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“My goal is to help those suffering from chronic conditions better understand the intersection between our neurobiology, immunology and the deepest inner workings of the human heart — and to use that understanding to embark on a transformation to healing.” —Donna Jackson Nakazawa

CHILDHOOD DISRUPTED
How Your Biography Becomes Your Biology And How You Can Heal

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What doesn’t kill you makes you stronger?
Not quite. Far more often, the opposite is true. Over the past decade, a group of doctors and scientists has discovered that childhood trauma leads to lifelong struggles with mental and physical health. Early chronic stressors shape our biology in ways that pre-determine our adult health. In other words, your biography becomes your biology. | Read More

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Childhood Disrupted – Pub Date Has Arrived!

I can’t believe it’s finally here: Childhood Disrupted: How Your Biography Becomes Your Biology, and How You Can Heal hit stores yesterday and has been steadily climbing on Amazon (as of this afternoon, it was the #1 best-seller in Developmental Psychology and #787 overall!) and gaining traction on Facebook, Twitter, Reddit, and various news outlets, including Aeon Magazine and Huffington Post. Even more rewarding for me are the comments that have been pouring in from readers about how much they’re enjoying the book, and how important this topic is to them. How many times can I say that I have the best readers on the planet?!IMG_3527

Speaking of great readers, thank you to those of you who came to my reading (standing room only!) at the Ivy Bookstore in Baltimore last night; you made the event a huge success. I so enjoyed sharing the science in Childhood Disrupted with you all, and hearing your thoughts on the impact of childhood adversity on adult physical and mental health. If you couldn’t make it to the Ivy, stay tuned—I’ll be updating my “upcoming events” page soon with information about future readings and book signings in your area. I can’t wait to see you at my next event!

As promised, here are the results of yesterday’s give-away: congratulations to Debbie Manahan and Mari McCarthy, who will be receiving signed copies of Childhood Disrupted! I hope that the book will be helpful to both of you. Even though the give-away is over, it’s not too late to sign up for my newsletter to receive occasional updates about Childhood Disrupted in your inbox, as well as resources on Adverse Childhood Experiences (ACEs)—like this infographic (below) that our team created to explain the relationship between ACEs, women, and autoimmune disease. Feel free to share with your friends on social media (#ChildhoodDisrupted), so that we can start a discussion on ACEs and help those facing the aftermath of childhood adversity move toward healing and transformation.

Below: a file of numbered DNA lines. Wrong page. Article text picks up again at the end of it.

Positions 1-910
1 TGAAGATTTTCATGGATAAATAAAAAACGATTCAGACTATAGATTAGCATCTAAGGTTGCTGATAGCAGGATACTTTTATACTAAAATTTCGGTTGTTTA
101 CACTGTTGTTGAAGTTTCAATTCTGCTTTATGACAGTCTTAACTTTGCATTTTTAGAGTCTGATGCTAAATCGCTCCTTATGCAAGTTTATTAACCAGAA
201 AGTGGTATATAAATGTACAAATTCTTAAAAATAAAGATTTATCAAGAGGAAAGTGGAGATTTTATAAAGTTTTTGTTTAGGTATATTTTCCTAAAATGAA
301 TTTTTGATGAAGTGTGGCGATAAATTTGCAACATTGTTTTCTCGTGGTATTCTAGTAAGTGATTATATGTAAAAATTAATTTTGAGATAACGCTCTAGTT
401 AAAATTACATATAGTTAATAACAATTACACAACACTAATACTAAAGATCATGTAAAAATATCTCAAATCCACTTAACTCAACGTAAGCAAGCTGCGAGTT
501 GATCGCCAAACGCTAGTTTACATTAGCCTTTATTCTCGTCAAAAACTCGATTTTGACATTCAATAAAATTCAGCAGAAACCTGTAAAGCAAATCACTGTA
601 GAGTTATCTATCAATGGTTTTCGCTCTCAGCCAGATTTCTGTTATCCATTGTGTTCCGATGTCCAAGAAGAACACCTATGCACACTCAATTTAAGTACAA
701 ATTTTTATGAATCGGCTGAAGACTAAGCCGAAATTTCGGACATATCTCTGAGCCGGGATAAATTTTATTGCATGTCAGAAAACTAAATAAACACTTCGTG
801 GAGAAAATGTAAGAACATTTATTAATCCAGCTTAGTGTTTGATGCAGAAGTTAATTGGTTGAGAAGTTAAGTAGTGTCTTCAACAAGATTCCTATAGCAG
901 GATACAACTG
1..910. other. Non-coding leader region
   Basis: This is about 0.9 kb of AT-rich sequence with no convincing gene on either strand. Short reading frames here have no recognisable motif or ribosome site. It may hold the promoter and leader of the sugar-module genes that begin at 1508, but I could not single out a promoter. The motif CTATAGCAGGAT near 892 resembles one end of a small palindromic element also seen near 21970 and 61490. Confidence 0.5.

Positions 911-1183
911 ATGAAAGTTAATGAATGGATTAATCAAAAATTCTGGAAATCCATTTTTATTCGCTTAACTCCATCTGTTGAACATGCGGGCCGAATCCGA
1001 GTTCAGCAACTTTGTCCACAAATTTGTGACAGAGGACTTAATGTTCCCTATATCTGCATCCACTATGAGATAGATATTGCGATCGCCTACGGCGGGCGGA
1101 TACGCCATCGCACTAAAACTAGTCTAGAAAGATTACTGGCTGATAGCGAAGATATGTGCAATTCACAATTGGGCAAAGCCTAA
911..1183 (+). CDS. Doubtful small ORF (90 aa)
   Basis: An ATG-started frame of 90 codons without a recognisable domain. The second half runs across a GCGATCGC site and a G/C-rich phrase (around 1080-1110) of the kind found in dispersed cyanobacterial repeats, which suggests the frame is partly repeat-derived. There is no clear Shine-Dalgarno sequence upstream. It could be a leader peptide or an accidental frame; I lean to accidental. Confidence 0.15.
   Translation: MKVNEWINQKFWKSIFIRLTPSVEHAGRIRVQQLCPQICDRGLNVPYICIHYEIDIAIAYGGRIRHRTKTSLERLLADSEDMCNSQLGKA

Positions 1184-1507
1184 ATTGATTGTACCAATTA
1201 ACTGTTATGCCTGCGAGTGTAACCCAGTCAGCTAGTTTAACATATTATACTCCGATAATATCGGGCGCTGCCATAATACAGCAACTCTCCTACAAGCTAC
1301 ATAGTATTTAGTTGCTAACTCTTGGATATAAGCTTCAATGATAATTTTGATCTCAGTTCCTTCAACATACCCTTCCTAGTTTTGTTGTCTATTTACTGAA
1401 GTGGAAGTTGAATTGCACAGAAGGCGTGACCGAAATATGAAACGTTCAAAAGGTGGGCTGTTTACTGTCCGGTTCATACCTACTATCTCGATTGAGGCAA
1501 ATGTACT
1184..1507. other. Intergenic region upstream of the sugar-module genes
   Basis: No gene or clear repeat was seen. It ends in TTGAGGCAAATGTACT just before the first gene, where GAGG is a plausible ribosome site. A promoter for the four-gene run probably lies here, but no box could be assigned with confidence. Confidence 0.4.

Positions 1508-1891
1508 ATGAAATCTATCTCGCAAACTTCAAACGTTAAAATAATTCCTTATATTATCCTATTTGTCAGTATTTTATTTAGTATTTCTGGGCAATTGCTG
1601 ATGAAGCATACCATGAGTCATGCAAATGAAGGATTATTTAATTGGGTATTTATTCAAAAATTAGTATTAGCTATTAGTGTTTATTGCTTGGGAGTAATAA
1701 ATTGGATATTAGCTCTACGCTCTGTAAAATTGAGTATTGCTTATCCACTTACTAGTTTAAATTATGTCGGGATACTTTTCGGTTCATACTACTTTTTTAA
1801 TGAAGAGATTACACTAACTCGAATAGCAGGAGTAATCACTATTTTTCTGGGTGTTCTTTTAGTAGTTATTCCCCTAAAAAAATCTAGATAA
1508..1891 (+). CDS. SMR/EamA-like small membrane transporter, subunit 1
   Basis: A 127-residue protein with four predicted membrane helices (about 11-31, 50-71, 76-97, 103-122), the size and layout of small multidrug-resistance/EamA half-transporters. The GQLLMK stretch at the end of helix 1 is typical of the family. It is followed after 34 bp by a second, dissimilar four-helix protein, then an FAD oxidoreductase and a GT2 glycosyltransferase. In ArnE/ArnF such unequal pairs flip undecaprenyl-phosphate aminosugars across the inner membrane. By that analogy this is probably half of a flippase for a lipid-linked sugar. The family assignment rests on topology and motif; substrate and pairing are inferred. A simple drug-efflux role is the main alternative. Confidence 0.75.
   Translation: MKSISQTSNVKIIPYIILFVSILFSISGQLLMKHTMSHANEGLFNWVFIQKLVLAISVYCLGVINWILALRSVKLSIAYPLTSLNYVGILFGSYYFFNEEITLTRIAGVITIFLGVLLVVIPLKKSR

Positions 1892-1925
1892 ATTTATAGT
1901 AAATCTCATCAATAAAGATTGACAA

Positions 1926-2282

ChildhoodDisrupted


Is depression caused by inflammation?

Increasingly doctors are looking at depression as an inflammatory reaction, rather than a standalone neurological disorder — and in some cases depression may even be exacerbated by an allergic reaction. This theory could lead to never-before-prescribed methods that can be used in conjunction with traditional antidepressants to combat inflammation. This new understanding of depression could even help us to find new “cures” for depression.

The relationship between inflammation and depression makes so much sense. Our body reacts to stressors by pumping stress hormones and inflammatory cytokines through the bloodstream. And it just so happens that people suffering from depression are loaded with high levels of inflammatory cytokines. This has led researchers to focus on fighting the inflammatory symptoms of depression, rather than the neurological ones. There may be some hope in the form of easily-accessible, over the counter methods, such as omega 3 and curcumin, that can help in conjunction with conventional depression treatment to improve symptoms (of course, never take anything without checking with your healthcare practitioner first!).

If depression is an inflammatory disease, then doing everything we can to counter the effects of stress, including longstanding stressors from any early life trauma or Adverse Childhood Experiences (ACEs) we might have faced (don’t know what ACEs are yet? You can learn more here) can make a tremendous difference. The good news is that this means there may be more ways than we ever thought possible to achieve recovery, and better brain health. Trauma-based approaches to healing — which I’ve detailed in Childhood Disrupted —  can all help counter inflammation and thus ease symptoms.

One of the most beautiful and profound descriptions of depression I’ve ever read comes from writer Andrew Solomon’s book The Noonday Demon. Solomon (whose newest book, Far From the Tree, has just been released in paperback) shares his insight into depression in this powerful TED talk.


Come Join Me For Talks & Booksignings in July 2015 on Childhood Disrupted: How Your Biography Becomes Your Biology, and How You Can Heal!

DSC_0090-1Hope you can come join me on Tuesday July 7th at 7:00 at Baltimore’s lovely Ivy Bookshop for a talk, chat, and booksigning!
Tuesday, July 7th, 2015
7:00 p.m.
Childhood Disrupted: How Your Biography Becomes Your Biology, and How You Can Heal — a Discussion & Book Signing
with Donna Jackson Nakazawa
http://www.theivybookshop.com/

Or, come join me on Friday, July 17th at the Annapolis Bookstore for a talk, chat, and booksigning!
Friday, July 17, 2015
7:00 p.m.
Childhood Disrupted: How Your Biography Becomes Your Biology, and How You Can Heal — a Discussion & Book Signing
with Donna Jackson Nakazawa

http://annapolisbookstore.com/

Hope to see you at one of these!

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